Cleaning and Sanitizing in Commercial Kitchens

A clean kitchen

Residues on food-contact surfaces and equipment can provide an ideal environment for the growth of disease-causing bacteria, which can easily contaminate other foods. Routine cleaning and sanitizing of food-contact surfaces and equipment helps to prevent the growth of bacteria.

Chemical Sanitizers:

Soaking clean equipment in a chemical solution is one way to sanitize food-contact surfaces. Always follow the manufacturer's label instructions; using sanitizers above recommended concentrations does not sanitize better and may corrode equipment. High concentrations can be unsafe and leave an odor or bad taste on surfaces. Low concentrations will not provide disinfection. Chlorine and quaternary ammonium (quat) are commonly used as chemical sanitizer solutions in food service operations, but other suitable sanitizers are detailed in 4-501.114 of OAR 333-150 (the Oregon food code).

Sanitizer Concentration Temperature Contact time
Chlorine (bleach**) 50-100 ppm 55-75⁰F 10 seconds
Quaternary ammonium (quat) 200-400 ppm Stable at high temperatures of up to 100⁰F 30 seconds

**Note: Ensure that your bleach is safe to use for food contact surfaces.

Hot Water Sanitizing:

Heat is another way to kill microorganisms present on clean food contact surfaces of equipment. For manual warewashing using heat, soak all equipment in water maintained at or above 171⁰F for at least 30 seconds. For mechanical warewashing, water temperature and pressure requirements vary depending on the type of machine being used. More detail can be found in 4-501.110 and 4-703.11.

Sanitizer solution test strips with red boxes around required range for chlorine (50-100ppm) and quat (200-400ppm)

A suitable test kit must be available and used regularly to ensure correct sanitizer levels throughout the day. For chemical sanitizing solution test kits, the measurements must register concentrations in milligrams per liter (mg/L), which is the same as parts per million (ppm).

  • Chlorine (bleach)
  • Quaternary ammonium (quat)
  • Temperature: irreversible registering temperature indicator:
    • Plate simulator thermometer
    • Wax strips that register when temperatures at dish surface reach 160⁰F.
  1. Scrape or soak as needed to remove larger food particles.
  2. Wash in hot, soapy water. Detergents and scrubbing loosen food debris from surfaces.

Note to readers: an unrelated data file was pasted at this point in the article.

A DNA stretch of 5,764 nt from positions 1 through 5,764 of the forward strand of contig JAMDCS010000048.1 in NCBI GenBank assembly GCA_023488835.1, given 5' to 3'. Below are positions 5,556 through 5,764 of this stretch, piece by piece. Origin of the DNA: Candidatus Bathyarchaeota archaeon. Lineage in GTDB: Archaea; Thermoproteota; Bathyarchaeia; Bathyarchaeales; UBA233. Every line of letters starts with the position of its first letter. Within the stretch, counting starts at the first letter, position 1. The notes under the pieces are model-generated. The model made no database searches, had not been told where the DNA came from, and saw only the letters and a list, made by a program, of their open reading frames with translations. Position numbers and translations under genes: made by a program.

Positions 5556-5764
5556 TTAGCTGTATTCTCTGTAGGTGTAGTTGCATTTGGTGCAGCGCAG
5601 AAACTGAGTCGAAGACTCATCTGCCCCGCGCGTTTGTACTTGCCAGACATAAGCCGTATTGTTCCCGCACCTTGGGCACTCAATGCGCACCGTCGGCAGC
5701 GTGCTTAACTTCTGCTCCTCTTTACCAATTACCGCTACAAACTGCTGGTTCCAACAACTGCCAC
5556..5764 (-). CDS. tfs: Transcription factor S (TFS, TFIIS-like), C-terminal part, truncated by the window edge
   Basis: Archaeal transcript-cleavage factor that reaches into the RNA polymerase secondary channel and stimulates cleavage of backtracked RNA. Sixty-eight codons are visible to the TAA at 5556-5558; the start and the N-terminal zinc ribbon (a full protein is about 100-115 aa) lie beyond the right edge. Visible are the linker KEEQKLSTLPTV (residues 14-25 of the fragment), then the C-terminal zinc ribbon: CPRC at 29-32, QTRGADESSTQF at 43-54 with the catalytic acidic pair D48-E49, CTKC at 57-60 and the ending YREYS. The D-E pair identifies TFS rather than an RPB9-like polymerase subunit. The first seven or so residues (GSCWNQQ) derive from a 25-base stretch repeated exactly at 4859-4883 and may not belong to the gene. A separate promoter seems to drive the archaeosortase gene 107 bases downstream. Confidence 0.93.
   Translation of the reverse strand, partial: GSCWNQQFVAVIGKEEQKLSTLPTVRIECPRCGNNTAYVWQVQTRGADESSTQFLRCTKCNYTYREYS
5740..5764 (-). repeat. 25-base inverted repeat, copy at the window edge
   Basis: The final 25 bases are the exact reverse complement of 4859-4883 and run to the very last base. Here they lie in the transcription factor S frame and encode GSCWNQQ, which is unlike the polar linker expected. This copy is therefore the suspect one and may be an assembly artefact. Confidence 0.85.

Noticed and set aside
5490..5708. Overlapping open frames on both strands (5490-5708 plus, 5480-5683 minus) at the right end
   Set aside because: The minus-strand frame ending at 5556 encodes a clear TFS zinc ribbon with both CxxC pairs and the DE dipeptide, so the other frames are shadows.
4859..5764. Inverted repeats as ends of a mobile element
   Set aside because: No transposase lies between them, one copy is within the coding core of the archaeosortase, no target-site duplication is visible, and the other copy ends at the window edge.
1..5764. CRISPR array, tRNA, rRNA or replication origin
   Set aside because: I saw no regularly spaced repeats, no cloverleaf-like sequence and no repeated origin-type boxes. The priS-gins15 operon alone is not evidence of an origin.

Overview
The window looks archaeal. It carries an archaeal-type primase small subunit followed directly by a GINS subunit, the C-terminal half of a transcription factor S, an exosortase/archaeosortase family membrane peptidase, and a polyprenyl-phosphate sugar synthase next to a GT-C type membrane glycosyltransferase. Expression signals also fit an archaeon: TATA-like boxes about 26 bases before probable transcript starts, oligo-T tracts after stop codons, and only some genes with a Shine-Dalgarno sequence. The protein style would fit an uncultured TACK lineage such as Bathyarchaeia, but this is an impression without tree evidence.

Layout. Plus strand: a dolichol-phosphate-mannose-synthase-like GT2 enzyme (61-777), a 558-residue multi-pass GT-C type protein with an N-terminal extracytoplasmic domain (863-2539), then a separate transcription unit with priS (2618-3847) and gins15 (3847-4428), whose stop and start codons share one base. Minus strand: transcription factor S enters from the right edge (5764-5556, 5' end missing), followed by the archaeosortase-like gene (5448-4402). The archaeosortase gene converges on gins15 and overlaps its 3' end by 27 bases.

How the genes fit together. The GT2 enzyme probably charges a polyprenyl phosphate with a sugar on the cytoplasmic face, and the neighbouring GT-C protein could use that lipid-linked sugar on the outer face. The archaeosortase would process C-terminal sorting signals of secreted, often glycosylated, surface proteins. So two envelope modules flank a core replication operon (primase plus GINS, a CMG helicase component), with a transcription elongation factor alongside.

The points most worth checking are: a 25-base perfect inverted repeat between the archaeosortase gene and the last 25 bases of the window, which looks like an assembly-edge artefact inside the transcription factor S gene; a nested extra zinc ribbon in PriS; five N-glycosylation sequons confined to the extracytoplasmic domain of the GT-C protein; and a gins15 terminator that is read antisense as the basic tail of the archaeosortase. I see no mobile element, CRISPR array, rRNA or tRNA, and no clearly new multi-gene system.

3. Rinse in clean water. Rinsing removes the detergents and prepares the surface for sanitizing.
  4. Sanitize in chemicals or hot water. Sanitizing kills bacteria on clean food handling equipment.
  5. Air dry all equipment before storing. Towel drying is not allowed.
Examples of appropriate warewashing equipment, a 3-compartment and a mechanical warewasher

All food service establishments must have a
3-compartment sink for manual warewashing
or a commercial warewasher for mechanical warewashing.

Temporary alternative warewashing procedure:
If you do not have a 3-compartment sink and your warewasher is not properly sanitizing, you can manually wash, rinse, and sanitize dishes in bus bins. This is intended to be a temporary solution while equipment is being fixed and should not be used in place of properly functioning equipment.

  • Buckets that are easily identifiable (e.g. red buckets) and not used for any other purposes do not require labels. Buckets that are not easily identifiable must be labeled “sanitizer,” or the name of the chemical.
  • Store buckets below and away from foods and food contact surfaces.
  • Keep wiping cloths stored in bucket with sanitizer solution when not being used. Rags in use should test positive for sanitizer.
  • Replace solutions when the concentration gets weak or when the solution becomes cloudy.
  • Designate a separate sanitizer bucket strictly for raw animal product(s) where needed.

Spray Bottles

  • Properly label spray bottle(s) “sanitizer,” or name of chemical.
  • Never spray around open food and only where foods are protected with an impermeable cover.
  • Replace solutions when the concentration gets weak or when the solution becomes cloudy.
  • Allow for the appropriate contact time before wiping off.
  • Use disposable cloths for use with spray bottles. Do not use cloth towels.